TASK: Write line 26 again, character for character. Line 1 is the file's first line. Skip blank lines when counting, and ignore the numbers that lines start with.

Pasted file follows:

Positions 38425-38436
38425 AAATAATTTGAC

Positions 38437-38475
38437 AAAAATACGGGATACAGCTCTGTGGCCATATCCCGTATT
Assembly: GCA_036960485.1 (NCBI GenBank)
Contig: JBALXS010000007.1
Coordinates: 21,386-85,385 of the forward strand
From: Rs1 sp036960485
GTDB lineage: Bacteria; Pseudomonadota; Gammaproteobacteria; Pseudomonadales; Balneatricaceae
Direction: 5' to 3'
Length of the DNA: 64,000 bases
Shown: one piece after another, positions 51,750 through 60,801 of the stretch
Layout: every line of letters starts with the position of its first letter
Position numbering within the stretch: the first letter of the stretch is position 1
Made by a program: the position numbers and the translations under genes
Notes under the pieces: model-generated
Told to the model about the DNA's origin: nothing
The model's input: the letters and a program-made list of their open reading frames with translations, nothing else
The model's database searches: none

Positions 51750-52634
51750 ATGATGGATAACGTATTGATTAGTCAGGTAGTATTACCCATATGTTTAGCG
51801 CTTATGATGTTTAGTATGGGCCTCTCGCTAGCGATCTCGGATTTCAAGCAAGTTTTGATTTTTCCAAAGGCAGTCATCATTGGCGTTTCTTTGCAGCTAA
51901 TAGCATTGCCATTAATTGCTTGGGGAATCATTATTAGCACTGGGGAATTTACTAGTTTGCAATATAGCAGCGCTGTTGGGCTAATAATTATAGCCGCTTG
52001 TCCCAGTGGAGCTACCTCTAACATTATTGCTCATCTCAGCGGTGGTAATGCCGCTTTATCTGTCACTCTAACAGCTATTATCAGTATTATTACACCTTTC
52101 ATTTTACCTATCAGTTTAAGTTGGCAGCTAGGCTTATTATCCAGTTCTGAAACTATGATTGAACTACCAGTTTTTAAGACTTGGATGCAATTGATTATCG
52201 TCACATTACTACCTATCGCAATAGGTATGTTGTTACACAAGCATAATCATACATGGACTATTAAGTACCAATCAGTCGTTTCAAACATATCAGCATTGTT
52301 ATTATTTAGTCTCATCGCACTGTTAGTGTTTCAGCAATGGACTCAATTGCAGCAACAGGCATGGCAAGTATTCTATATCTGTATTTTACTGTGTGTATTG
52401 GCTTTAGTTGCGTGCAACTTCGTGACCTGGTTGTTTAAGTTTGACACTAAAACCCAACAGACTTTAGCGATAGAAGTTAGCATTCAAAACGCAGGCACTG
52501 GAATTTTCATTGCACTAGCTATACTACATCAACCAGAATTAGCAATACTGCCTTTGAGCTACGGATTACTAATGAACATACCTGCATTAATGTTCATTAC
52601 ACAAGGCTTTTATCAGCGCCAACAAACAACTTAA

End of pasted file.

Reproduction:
52201 TCACATTACTACCTATCGCAATAGGTATGTTGTTACACAAGCATAATCATACATGGACTATTAAGTACCAATCAGTCGTTTCAAACATATCAGCATTGTT